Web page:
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The best way to start is by growing as much of your own food as possible, using whatever space you have. Use a window sill, containers, a flower bed or even your entire yard. Raise some chickens in your back yard. Connect with the source of your food.

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Find and support your local farmers markets. Get to know the farmers who grow your food. Visit their farms. See for yourself how they raise their vegetables and how they treat their animals. Shake the hands that feed you.

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Growing your own food, and supporting local sustainably and ethically operated farms, are acts of rebellion against and means of liberation from the industrial food complex. The damage being done by the industrial system is reversible, and the change begins with us.

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A good way to find responsible sustainable farms in your area is by going to localharvest.org. Just type in your zip code and you’ll get a list of farms in your area with descriptions of what they grow, how they grow it and how to find them. Call them up; visit them, read their websites. Become informed about their practices.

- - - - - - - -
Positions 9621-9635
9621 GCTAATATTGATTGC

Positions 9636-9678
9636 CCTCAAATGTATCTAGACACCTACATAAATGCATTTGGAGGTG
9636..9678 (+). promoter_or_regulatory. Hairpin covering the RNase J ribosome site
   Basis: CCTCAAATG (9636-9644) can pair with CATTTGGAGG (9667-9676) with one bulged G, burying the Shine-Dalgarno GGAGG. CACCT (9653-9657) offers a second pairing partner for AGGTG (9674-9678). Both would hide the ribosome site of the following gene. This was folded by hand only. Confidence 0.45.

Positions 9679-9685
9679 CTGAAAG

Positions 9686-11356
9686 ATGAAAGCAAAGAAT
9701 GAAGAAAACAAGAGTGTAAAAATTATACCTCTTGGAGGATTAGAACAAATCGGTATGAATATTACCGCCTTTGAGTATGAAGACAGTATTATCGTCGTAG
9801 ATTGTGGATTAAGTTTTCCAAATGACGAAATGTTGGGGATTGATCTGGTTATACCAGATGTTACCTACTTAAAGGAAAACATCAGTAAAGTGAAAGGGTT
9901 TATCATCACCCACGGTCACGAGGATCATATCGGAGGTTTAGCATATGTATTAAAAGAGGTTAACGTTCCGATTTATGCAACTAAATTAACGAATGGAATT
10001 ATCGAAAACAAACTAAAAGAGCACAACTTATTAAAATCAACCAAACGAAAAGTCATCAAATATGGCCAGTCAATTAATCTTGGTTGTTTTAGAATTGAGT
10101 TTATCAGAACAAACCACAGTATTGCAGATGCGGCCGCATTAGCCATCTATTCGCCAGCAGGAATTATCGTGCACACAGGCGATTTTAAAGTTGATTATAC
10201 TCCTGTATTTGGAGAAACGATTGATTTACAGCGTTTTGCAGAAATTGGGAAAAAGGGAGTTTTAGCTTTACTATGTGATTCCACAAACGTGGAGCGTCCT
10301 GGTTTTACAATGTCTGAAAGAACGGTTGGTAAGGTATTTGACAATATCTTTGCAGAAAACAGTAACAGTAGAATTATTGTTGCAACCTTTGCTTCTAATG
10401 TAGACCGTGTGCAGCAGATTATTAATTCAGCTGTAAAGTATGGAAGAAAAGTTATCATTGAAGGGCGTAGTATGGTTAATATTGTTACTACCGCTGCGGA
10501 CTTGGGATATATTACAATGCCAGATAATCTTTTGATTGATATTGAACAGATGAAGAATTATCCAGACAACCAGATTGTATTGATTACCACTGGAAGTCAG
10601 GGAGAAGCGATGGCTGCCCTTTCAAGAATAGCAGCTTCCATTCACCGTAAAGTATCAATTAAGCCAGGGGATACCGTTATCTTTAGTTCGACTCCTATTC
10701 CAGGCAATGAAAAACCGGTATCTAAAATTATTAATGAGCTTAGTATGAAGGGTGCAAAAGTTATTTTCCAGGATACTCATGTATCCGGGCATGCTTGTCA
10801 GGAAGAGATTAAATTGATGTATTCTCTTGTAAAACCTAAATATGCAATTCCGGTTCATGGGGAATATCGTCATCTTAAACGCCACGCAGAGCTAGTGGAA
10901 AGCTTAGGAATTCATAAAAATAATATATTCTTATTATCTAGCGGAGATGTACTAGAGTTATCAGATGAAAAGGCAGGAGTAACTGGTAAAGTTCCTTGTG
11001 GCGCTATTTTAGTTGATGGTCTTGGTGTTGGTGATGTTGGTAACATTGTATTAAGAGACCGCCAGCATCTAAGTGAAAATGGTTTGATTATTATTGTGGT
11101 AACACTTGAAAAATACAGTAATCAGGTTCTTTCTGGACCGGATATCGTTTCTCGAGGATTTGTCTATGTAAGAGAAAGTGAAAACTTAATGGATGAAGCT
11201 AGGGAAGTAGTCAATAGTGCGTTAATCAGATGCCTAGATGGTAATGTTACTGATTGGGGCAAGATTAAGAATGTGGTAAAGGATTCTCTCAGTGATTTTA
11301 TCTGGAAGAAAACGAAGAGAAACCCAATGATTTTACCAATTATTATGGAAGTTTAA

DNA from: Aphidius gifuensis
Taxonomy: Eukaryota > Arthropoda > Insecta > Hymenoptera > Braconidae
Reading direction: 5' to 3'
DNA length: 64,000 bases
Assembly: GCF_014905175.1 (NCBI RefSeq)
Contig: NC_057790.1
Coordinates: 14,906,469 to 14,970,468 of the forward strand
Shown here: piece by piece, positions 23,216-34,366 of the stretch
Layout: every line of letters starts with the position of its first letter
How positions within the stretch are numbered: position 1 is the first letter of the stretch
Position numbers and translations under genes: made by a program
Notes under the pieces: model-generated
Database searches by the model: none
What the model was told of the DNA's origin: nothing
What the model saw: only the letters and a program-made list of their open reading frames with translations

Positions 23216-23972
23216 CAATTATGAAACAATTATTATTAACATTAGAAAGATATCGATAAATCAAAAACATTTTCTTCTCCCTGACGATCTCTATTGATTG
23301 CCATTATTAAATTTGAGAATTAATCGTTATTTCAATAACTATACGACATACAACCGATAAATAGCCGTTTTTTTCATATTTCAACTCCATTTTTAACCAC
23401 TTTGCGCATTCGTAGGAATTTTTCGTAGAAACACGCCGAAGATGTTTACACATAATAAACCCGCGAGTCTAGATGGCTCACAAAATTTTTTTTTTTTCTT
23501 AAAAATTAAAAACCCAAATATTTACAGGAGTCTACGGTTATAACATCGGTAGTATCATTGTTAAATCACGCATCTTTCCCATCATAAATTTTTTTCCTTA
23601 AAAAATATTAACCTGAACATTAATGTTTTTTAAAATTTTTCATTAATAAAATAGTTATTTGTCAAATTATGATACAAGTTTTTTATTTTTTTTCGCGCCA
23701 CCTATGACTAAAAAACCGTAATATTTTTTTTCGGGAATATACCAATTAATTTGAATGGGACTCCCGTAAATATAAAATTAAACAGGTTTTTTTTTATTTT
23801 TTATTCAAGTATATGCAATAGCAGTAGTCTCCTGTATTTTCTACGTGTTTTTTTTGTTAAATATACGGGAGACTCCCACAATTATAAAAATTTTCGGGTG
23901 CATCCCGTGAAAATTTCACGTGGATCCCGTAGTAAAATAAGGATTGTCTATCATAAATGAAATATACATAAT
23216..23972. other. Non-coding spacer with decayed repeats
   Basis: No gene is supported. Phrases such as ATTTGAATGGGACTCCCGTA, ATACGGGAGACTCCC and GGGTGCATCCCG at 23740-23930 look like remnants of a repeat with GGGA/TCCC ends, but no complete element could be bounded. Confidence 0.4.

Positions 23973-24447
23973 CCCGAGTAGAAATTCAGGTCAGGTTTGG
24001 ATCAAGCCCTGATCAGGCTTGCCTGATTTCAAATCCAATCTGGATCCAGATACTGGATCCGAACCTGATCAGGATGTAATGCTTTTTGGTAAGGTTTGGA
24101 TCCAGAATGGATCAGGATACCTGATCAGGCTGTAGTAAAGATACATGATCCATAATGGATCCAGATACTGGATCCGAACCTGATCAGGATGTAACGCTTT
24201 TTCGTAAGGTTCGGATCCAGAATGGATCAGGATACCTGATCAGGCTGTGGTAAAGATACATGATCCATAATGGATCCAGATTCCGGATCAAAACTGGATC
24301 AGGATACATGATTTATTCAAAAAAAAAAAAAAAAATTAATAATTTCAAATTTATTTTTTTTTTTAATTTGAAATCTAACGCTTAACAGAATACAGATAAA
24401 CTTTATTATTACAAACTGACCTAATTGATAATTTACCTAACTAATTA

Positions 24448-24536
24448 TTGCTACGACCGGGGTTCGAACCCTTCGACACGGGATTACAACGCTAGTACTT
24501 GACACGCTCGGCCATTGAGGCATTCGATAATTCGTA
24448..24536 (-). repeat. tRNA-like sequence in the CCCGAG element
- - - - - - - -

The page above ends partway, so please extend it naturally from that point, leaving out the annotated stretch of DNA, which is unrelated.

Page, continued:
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Unlike our industrial counterparts, in the food movement we are not locked into a paradigm and we are not enslaved to the profit motive. While there are valid criticisms of agriculture, even if practiced sustainably, our goal is a food system that is resilient, regenerative and restorative–good for us, our fellow creatures and our planet.

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Properly practiced, we believe agriculture and farming are gifts of God, and we cherish the vision of a future in which instruments of violence and war will be turned into farm tools. “They will beat their swords into plowshares and their spears into pruning hooks. Nation will not take up sword against nation, nor will they train for war anymore. Everyone will sit under their own vine and under their own fig tree, and no one will make them afraid.”

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A food movement is sweeping our country and our world. The folks joining it are refusing to be complicit in the damage caused by the industrial system. They’re choosing to eat better food and by doing so, to help save the world. If you’re not already part of the movement, get on board! Be the change you want to see.

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Reading the Signs